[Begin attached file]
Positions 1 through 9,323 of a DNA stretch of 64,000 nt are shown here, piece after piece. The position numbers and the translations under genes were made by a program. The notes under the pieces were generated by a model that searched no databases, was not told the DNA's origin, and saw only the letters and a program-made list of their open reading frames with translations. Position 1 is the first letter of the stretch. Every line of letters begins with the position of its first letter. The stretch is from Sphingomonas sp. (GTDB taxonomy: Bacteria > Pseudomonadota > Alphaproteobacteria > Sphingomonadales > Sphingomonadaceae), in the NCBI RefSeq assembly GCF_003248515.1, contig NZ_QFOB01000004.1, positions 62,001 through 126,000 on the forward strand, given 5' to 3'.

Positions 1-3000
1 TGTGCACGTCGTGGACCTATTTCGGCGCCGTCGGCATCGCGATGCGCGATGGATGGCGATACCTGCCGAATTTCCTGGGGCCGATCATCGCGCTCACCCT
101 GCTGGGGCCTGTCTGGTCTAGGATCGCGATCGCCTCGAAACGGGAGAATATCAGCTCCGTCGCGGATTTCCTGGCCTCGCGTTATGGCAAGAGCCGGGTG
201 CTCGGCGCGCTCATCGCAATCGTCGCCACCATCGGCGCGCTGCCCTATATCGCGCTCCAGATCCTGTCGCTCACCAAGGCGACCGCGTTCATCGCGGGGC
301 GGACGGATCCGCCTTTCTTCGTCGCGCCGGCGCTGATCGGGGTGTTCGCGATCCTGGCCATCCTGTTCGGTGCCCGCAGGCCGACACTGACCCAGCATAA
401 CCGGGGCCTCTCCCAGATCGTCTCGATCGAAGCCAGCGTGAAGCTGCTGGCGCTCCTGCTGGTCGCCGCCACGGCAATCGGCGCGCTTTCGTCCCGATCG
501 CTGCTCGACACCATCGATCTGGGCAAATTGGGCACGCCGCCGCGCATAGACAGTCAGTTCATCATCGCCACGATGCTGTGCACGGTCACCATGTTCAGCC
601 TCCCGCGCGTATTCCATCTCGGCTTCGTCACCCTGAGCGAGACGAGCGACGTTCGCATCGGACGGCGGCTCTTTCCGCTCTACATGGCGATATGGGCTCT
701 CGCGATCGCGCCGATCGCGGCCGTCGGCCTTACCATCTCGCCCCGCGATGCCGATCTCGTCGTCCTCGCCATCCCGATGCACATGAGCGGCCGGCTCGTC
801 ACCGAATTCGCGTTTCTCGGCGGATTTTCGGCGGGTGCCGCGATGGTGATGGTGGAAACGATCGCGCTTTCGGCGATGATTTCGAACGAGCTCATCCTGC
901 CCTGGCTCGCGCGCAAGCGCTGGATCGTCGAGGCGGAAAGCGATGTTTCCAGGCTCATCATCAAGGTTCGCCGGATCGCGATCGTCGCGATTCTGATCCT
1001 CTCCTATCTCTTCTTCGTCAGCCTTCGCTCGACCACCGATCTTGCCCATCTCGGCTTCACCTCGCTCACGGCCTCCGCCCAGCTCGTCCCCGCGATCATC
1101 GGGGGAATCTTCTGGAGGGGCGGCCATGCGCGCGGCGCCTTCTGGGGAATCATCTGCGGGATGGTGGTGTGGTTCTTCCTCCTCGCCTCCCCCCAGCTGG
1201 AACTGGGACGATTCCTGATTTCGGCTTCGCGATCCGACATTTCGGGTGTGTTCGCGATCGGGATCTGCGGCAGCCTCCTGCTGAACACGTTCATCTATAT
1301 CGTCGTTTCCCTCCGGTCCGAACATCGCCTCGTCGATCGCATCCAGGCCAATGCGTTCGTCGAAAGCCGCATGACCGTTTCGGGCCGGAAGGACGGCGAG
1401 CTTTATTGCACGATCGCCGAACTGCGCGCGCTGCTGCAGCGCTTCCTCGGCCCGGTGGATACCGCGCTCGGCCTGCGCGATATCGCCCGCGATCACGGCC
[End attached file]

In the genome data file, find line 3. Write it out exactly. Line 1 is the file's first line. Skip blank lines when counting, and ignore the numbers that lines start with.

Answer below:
1 TGTGCACGTCGTGGACCTATTTCGGCGCCGTCGGCATCGCGATGCGCGATGGATGGCGATACCTGCCGAATTTCCTGGGGCCGATCATCGCGCTCACCCT